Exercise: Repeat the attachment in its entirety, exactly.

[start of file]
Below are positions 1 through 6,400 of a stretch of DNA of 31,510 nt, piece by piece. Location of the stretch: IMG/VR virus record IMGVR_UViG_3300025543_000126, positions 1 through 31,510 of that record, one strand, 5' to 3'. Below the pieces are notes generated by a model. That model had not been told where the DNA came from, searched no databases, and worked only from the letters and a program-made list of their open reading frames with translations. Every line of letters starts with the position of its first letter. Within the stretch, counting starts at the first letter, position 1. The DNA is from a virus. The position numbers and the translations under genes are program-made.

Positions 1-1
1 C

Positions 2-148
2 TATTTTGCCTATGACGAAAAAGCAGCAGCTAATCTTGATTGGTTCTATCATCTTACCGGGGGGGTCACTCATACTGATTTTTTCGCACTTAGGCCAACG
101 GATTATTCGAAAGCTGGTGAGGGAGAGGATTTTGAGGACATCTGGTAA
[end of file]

Below are positions 1 through 6,400 of a stretch of DNA of 31,510 nt, piece by piece. Location of the stretch: IMG/VR virus record IMGVR_UViG_3300025543_000126, positions 1 through 31,510 of that record, one strand, 5' to 3'. Below the pieces are notes generated by a model. That model had not been told where the DNA came from, searched no databases, and worked only from the letters and a program-made list of their open reading frames with translations. Every line of letters starts with the position of its first letter. Within the stretch, counting starts at the first letter, position 1. The DNA is from a virus. The position numbers and the translations under genes are program-made.

Positions 1-1
1 C

Positions 2-148
2 TATTTTGCCTATGACGAAAAAGCAGCAGCTAATCTTGATTGGTTCTATCATCTTACCGGGGGGGTCACTCATACTGATTTTTTCGCACTTAGGCCAACG
101 GATTATTCGAAAGCTGGTGAGGGAGAGGATTTTGAGGACATCTGGTAA